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Thursday, August 31, 2006

Mexico leftist sees rival becoming president-elect

MEXICO CITY (Reuters) - Mexico's leftist opposition leader acknowledges a court will soon declare his conservative rival Felipe Calderon president-elect even though he believes the July 2 election was fraudulent, an aide said on Thursday.

Mexico's top electoral tribunal this week rejected most of leftist candidate Andres Manuel Lopez Obrador's claims of vote fraud, almost guaranteeing Calderon the presidency.

Manuel Camacho Solis, one of Lopez Obrador's top advisors, said the leftist believed the court would rule in the next few days that the election was clean and formally announcing Calderon as the winner.

"Yes, that's the evaluation. That's the way it will be," he told Reuters.

Calderon, a Harvard-educated former energy minister, won the election by less than one percentage point. The court must announce a president-elect before a September 6 deadline.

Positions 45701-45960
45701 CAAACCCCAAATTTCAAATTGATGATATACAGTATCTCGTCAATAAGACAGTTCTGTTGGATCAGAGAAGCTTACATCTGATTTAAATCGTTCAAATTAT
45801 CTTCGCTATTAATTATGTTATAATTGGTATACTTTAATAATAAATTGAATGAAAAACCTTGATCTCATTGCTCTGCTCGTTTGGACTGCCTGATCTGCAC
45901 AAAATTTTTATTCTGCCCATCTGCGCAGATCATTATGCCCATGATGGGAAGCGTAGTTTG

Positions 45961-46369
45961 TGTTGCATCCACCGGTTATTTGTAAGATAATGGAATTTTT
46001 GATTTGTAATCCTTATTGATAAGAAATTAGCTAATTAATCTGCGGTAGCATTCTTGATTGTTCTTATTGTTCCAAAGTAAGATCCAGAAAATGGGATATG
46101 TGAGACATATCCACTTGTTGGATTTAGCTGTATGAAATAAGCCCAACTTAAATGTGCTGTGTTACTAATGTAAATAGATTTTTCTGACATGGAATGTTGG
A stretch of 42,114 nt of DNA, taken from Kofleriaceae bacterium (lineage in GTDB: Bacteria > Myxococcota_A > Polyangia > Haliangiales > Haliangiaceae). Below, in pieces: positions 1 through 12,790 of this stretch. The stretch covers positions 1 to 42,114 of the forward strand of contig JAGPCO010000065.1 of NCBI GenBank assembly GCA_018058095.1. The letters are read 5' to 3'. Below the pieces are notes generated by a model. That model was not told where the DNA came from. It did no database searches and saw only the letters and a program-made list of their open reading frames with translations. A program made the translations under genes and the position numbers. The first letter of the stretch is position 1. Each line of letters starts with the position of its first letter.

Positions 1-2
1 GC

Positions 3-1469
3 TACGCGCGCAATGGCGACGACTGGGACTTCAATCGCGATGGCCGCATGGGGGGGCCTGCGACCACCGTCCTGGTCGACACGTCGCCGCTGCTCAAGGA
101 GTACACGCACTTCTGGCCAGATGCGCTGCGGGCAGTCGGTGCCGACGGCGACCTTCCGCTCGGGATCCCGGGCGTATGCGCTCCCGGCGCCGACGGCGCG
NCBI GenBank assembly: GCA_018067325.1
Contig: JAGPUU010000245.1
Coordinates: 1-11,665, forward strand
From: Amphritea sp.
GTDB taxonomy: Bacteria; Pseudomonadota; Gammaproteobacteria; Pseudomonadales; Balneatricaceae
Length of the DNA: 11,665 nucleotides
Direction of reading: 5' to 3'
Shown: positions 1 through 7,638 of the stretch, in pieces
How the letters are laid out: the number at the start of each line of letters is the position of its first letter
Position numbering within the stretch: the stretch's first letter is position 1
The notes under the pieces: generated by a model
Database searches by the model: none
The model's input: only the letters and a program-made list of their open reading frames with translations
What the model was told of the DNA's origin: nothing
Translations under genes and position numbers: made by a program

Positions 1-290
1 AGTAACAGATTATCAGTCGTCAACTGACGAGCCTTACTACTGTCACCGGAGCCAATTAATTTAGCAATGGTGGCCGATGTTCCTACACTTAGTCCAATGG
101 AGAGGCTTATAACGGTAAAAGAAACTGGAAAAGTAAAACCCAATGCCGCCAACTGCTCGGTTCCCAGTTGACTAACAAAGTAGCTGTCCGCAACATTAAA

Lopez Obrador has paralyzed central Mexico City with protests and sit-ins to complain about what he says was fraud at the presidential vote.

He has vowed to continue to hound Calderon and President Vicente Fox with street protests and political pressure, but says he will not resort to violence.

"He will never recognize (Calderon) but neither is he going to begin a violent people's movement," said Camacho Solis.

Leftist deputies will try to prevent Fox from making his final state of the nation address in Congress on Friday.

Protesters will also probably disrupt Fox's independence day speech in the Zocalo square on September 15 and Calderon's inauguration on December 1, the aide said.

The election was Mexico's most bitter in decades and split the country only six years after Fox became a hero for ending seven decades of single-party rule.

Lopez Obrador, a former Indian welfare officer in the swampy state of Tabasco, says Fox illegally used government resources to back Calderon in the election campaign.

"Without all the support of the government he would never have won the election. There was a state strategy to prevent him becoming president," Camacho Solis said.

The left, the second force in Congress, is now debating its future.

"There are two ways. One is hardening the opposition and the other is creating initiatives for political change that will decrease the tension," Camacho Solis said.

Lopez Obrador followers will hold a convention in mid-September and may set up an "alternative government" headed by the leftist and strengthen links between the three parties that support him, the aide said.
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